Transparency is at the Core of an Inclusive Culture
Most inclusive global organizations place a high value on transparency in day-to-day employee interactions. Research by MD Anderson on the world’s most diverse organizations notes “there [should be] no hidden rules of behavior that may be apparent to some groups and unknown to others.” This can create a culture that’s accessible to everyone.
Transparency also involves working with the individual to create clear expectations around roles and responsibilities as an employee. Employees should be evaluated against actions and performance metrics, instead of opinions. Everyone within an inclusive workforce has a right to understand their goals and expectations, to contribute to building their own success, and to participate in conversation with their leader about how to achieve their goals.
63% of employees who feel recognized by leadership are unlikely to job search. To better facilitate a two-way flow of communication, open-door policy where team members discuss personal and or work-related is a good starting point. Allowing flexible work hours is an indicator of trust between management and staff, and it ultimately promotes a work culture that embraces diverse working styles. Finally, enabling appropriate personal relationships within the organization and/or team helps build trust and ultimately improves collaboration.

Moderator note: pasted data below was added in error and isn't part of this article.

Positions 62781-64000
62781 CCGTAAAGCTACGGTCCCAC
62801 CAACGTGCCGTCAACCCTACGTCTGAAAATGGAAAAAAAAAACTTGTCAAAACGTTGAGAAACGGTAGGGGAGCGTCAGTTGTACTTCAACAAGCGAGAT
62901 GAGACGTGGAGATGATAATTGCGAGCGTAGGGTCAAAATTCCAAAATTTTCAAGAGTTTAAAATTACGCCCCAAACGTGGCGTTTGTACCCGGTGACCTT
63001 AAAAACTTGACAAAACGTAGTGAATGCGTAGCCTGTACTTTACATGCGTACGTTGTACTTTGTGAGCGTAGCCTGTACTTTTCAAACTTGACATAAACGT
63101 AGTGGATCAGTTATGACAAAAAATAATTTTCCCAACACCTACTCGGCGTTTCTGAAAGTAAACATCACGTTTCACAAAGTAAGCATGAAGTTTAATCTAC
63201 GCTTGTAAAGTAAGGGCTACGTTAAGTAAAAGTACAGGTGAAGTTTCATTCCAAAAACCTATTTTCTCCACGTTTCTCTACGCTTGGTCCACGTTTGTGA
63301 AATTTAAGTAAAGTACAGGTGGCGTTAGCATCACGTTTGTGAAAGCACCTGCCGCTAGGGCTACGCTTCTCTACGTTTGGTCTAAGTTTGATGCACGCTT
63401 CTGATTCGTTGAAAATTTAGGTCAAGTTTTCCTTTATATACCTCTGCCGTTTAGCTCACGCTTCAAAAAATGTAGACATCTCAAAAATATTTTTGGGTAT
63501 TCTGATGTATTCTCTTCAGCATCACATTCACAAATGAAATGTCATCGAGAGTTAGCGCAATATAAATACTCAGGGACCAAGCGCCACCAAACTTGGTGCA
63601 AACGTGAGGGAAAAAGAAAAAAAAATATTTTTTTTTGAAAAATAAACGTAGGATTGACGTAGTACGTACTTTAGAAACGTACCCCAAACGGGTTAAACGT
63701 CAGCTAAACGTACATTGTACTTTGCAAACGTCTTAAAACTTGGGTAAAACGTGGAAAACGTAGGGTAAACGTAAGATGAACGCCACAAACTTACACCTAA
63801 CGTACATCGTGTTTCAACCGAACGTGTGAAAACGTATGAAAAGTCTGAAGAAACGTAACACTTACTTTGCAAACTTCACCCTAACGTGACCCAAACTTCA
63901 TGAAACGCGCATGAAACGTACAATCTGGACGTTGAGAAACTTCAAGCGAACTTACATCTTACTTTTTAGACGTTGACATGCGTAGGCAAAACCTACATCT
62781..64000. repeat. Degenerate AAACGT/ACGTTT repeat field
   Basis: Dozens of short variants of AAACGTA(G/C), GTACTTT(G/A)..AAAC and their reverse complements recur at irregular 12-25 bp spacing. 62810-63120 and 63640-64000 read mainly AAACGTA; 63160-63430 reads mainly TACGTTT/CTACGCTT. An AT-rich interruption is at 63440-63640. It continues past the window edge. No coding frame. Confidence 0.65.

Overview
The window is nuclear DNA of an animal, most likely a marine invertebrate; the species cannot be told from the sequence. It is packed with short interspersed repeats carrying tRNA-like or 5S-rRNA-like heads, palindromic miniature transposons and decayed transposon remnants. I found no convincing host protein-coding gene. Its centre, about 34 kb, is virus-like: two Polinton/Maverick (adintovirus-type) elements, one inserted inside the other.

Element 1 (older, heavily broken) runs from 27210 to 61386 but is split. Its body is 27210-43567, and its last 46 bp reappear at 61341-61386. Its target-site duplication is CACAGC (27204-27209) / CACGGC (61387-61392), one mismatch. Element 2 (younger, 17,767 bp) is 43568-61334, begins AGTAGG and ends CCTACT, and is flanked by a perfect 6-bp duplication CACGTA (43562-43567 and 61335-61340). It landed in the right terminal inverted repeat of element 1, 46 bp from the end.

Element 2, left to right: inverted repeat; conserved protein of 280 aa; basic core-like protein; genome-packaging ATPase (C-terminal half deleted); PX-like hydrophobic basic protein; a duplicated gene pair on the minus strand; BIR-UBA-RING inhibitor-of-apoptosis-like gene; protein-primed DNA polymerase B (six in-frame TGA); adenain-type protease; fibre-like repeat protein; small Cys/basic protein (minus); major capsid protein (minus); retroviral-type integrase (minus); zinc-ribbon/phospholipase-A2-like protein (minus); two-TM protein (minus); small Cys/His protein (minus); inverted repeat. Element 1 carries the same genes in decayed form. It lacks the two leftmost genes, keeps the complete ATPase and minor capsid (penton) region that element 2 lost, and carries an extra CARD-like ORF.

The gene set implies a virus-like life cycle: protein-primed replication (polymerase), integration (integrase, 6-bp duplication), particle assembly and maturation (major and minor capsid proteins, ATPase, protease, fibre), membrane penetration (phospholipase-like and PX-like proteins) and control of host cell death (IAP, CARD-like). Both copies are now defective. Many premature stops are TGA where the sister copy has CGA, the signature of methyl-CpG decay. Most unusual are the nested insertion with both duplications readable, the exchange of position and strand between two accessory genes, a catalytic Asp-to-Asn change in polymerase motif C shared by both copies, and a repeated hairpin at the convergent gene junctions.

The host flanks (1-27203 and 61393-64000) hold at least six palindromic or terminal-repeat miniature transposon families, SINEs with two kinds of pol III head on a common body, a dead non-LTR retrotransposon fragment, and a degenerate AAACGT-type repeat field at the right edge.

Good leaders are not just mentors. Tech leaders are stewards for future growth and cultural health. When team members are valued, the organization flourishes. Strong leaders don't take credit for the successes of their subordinates. Instead, celebrate individual contributions and success that benefits everyone.
3 Strategies for Building Inclusive Global Teams
Organizations need to think beyond hiring diverse talent to understand the link between diversity and inclusion. Inclusion ensures that new perspectives are represented in decision-making and that employees from all backgrounds feel valued and important.
- Think outside the box: Everyone has biases and it's important to understand them, as well as where they come from. Unconscious biases can have an invisible but measurable impact on organization. It’s time to adopt new methods to control against bias and work with diverse teams to deploy anti-bias technologies and policy.
- Listen early and often: Continually communicate with your teams and value the individual’s identity and perspectives. Ask questions and encourage team members to share their ideas without judgment. Every individual should have an equal opportunity to contribute to discussions, policies, and decisions, especially when it comes to inclusion efforts.
- Different notes create a symphony: Hearing the same ideas may feel comfortable, but it can also contribute to complacency. Diverse perspectives drive innovation, because different perspectives benefit the company's vision and the long-term growth trajectory.